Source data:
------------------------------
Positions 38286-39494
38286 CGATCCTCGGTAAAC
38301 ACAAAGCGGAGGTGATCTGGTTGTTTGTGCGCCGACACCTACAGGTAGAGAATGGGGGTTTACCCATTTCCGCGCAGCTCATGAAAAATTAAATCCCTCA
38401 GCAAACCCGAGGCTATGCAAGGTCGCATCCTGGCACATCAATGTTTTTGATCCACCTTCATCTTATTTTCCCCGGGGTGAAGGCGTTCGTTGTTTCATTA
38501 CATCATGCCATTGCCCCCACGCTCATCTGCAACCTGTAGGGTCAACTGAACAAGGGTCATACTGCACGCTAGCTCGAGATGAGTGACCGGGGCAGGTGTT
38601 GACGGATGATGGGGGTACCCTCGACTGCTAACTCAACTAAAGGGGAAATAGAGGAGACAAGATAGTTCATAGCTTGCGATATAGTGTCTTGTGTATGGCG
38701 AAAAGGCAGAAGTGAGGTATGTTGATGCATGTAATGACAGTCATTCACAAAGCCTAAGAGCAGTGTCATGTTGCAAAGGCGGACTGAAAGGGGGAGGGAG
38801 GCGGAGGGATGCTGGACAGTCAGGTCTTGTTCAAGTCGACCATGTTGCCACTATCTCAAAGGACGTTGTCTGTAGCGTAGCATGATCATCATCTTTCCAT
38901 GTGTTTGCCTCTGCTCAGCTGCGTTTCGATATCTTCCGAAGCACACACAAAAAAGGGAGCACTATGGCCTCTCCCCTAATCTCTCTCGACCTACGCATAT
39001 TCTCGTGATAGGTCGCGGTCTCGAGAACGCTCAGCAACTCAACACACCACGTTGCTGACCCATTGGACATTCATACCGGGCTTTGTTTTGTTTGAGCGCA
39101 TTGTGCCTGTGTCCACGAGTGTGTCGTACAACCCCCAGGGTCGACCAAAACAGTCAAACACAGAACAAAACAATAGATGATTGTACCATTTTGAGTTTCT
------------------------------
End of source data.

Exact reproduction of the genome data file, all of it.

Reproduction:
Positions 38286-39494
38286 CGATCCTCGGTAAAC
38301 ACAAAGCGGAGGTGATCTGGTTGTTTGTGCGCCGACACCTACAGGTAGAGAATGGGGGTTTACCCATTTCCGCGCAGCTCATGAAAAATTAAATCCCTCA
38401 GCAAACCCGAGGCTATGCAAGGTCGCATCCTGGCACATCAATGTTTTTGATCCACCTTCATCTTATTTTCCCCGGGGTGAAGGCGTTCGTTGTTTCATTA
38501 CATCATGCCATTGCCCCCACGCTCATCTGCAACCTGTAGGGTCAACTGAACAAGGGTCATACTGCACGCTAGCTCGAGATGAGTGACCGGGGCAGGTGTT
38601 GACGGATGATGGGGGTACCCTCGACTGCTAACTCAACTAAAGGGGAAATAGAGGAGACAAGATAGTTCATAGCTTGCGATATAGTGTCTTGTGTATGGCG
38701 AAAAGGCAGAAGTGAGGTATGTTGATGCATGTAATGACAGTCATTCACAAAGCCTAAGAGCAGTGTCATGTTGCAAAGGCGGACTGAAAGGGGGAGGGAG
38801 GCGGAGGGATGCTGGACAGTCAGGTCTTGTTCAAGTCGACCATGTTGCCACTATCTCAAAGGACGTTGTCTGTAGCGTAGCATGATCATCATCTTTCCAT
38901 GTGTTTGCCTCTGCTCAGCTGCGTTTCGATATCTTCCGAAGCACACACAAAAAAGGGAGCACTATGGCCTCTCCCCTAATCTCTCTCGACCTACGCATAT
39001 TCTCGTGATAGGTCGCGGTCTCGAGAACGCTCAGCAACTCAACACACCACGTTGCTGACCCATTGGACATTCATACCGGGCTTTGTTTTGTTTGAGCGCA
39101 TTGTGCCTGTGTCCACGAGTGTGTCGTACAACCCCCAGGGTCGACCAAAACAGTCAAACACAGAACAAAACAATAGATGATTGTACCATTTTGAGTTTCT